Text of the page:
TAMPA (AP) — Tom Brady threw two of his three touchdown passes to Rob Gronkowski and the Tampa Bay defense frustrated Patrick Mahomes to lead the Buccaneers to an 31-9 victory over the Kansas City Chiefs on Sunday night for Brady’s record seventh Super Bowl title.
Brady connected twice in the first half with Gronkowski to give the pair an NFL record 14 playoff TD passes and then added another to Antonio Brown to stake the Bucs to a big halftime lead that the defense had no problem holding.
Mahomes was unable to get the Chiefs into the end zone for the first time in his career. He went 26 for 49 for 270 yards and two interceptions.
Brady won it all in his first season in Tampa Bay after winning six Super Bowls with New England. The Bucs got their second championship following the one in the 2002 season.
An unknown man slipped onto the field at the Super Bowl and ran toward midfield, drawing applause from the 25,000 fans in attendance.
The man took off his shirt, waved it above his head and kept running. He slipped between two security guards and then made a beeline for the goal line.
With more security closing in, he wisely slid at the 3-yard line. But he wasn’t afforded the same protection as NFL quarterbacks. Guards piled atop him as he hit the grass, tied his hands and escorted him into a nearby tunnel. He got another ovation as he exited the stadium.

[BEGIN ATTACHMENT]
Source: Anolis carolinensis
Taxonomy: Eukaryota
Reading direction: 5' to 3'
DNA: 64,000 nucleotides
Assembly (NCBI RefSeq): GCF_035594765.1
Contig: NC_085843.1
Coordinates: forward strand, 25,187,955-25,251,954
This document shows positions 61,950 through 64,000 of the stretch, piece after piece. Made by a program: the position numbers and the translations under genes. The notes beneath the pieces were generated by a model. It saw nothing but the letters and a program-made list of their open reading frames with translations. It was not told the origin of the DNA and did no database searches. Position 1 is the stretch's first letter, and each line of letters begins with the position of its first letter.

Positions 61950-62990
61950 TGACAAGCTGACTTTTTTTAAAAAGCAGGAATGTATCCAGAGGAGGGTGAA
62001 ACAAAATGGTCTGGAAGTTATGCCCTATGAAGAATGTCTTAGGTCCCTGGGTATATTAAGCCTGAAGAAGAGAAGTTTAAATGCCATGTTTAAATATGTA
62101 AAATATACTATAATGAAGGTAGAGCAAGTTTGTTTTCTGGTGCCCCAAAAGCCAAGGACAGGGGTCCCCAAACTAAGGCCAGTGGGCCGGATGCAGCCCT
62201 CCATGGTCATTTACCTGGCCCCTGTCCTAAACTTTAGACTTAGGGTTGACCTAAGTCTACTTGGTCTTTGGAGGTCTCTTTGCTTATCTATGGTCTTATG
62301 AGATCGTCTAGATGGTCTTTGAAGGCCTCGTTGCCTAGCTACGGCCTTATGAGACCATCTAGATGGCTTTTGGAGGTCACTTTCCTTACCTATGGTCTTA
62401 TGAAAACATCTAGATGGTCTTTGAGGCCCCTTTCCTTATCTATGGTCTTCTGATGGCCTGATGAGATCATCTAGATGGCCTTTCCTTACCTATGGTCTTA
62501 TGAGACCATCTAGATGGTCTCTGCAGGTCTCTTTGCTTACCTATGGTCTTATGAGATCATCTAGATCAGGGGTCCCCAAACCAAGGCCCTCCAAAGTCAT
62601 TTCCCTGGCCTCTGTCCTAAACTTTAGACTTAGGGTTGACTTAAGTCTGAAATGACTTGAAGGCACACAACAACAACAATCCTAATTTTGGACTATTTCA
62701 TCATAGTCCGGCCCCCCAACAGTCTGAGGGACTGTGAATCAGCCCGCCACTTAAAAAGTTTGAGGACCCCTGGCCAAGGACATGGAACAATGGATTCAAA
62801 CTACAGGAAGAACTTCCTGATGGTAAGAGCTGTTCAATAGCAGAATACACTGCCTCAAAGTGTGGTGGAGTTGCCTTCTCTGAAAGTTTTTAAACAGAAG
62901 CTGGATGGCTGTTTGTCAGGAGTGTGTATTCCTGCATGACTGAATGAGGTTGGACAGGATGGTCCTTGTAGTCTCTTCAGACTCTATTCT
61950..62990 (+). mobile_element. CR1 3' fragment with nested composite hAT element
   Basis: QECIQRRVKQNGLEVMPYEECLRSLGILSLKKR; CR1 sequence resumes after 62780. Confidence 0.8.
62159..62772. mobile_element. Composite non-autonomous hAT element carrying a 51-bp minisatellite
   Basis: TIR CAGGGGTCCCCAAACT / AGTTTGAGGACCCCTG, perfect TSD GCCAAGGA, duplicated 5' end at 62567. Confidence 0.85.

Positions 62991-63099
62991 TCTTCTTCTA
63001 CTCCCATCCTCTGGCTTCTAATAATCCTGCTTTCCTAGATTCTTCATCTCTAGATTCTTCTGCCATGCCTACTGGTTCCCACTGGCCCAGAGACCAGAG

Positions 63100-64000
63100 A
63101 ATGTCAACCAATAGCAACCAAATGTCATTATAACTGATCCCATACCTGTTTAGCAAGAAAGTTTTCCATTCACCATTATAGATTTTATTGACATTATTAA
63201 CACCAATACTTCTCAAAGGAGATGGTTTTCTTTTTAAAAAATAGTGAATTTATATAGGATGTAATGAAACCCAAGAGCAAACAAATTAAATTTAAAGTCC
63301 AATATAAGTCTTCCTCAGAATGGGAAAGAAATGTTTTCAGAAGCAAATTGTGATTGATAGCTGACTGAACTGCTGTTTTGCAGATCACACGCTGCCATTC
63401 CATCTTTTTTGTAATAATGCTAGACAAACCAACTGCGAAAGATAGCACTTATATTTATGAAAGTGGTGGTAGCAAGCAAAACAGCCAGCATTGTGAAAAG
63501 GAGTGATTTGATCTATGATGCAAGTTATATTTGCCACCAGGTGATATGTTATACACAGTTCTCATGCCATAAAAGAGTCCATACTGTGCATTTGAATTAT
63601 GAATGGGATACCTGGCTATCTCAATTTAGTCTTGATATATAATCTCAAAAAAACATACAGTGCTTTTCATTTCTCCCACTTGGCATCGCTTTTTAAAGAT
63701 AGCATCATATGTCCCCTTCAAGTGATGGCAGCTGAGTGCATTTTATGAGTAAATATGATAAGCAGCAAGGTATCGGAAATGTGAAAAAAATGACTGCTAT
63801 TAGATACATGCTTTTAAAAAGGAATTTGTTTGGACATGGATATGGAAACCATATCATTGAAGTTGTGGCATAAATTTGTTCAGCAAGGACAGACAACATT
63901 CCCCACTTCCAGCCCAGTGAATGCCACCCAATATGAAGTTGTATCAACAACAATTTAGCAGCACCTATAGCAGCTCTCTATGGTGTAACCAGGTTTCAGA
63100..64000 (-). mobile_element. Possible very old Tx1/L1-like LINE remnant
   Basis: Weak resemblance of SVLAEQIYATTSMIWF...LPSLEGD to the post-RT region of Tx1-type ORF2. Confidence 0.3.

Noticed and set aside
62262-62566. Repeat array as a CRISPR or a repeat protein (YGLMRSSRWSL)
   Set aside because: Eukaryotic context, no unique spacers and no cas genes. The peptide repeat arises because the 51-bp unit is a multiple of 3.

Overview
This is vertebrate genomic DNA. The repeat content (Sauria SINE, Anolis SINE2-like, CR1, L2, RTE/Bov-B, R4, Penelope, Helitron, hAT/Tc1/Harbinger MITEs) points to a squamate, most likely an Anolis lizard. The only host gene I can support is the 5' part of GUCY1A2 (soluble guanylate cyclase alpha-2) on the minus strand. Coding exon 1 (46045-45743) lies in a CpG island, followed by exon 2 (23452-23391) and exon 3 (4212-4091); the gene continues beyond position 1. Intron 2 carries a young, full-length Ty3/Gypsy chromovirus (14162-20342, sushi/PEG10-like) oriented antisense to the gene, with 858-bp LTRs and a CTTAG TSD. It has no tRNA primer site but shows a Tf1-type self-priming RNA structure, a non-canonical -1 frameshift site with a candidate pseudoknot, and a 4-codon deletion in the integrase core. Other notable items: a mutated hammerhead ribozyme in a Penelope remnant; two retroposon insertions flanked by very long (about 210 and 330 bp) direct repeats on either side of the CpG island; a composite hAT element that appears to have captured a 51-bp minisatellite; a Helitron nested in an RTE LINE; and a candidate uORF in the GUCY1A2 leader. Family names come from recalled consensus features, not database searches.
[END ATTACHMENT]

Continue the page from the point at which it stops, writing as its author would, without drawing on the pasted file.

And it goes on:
The Chiefs trailed 31-9 and managed just three field goals at the time of the streaker’s appearance.
President Joe Biden says he spent part of Super Bowl Sunday calling watch parties hosting U.S. troops to thank them for their service.
In a tweet Sunday evening, Biden said he called watch parties in Kabul, Afghanistan, and on board the USS Nimitz, an aircraft carrier deployed to the Middle East.
Biden says, “We are forever in debt to those who sacrifice so much to keep us safe.”
The president also spoke to the millions of people watching the game on television. Biden and his wife, Jill, appeared in a taped message that aired before the game, calling on the public to observe a moment of silence in remembrance of the more than 400,000 deaths to COVID-19 in the U.S.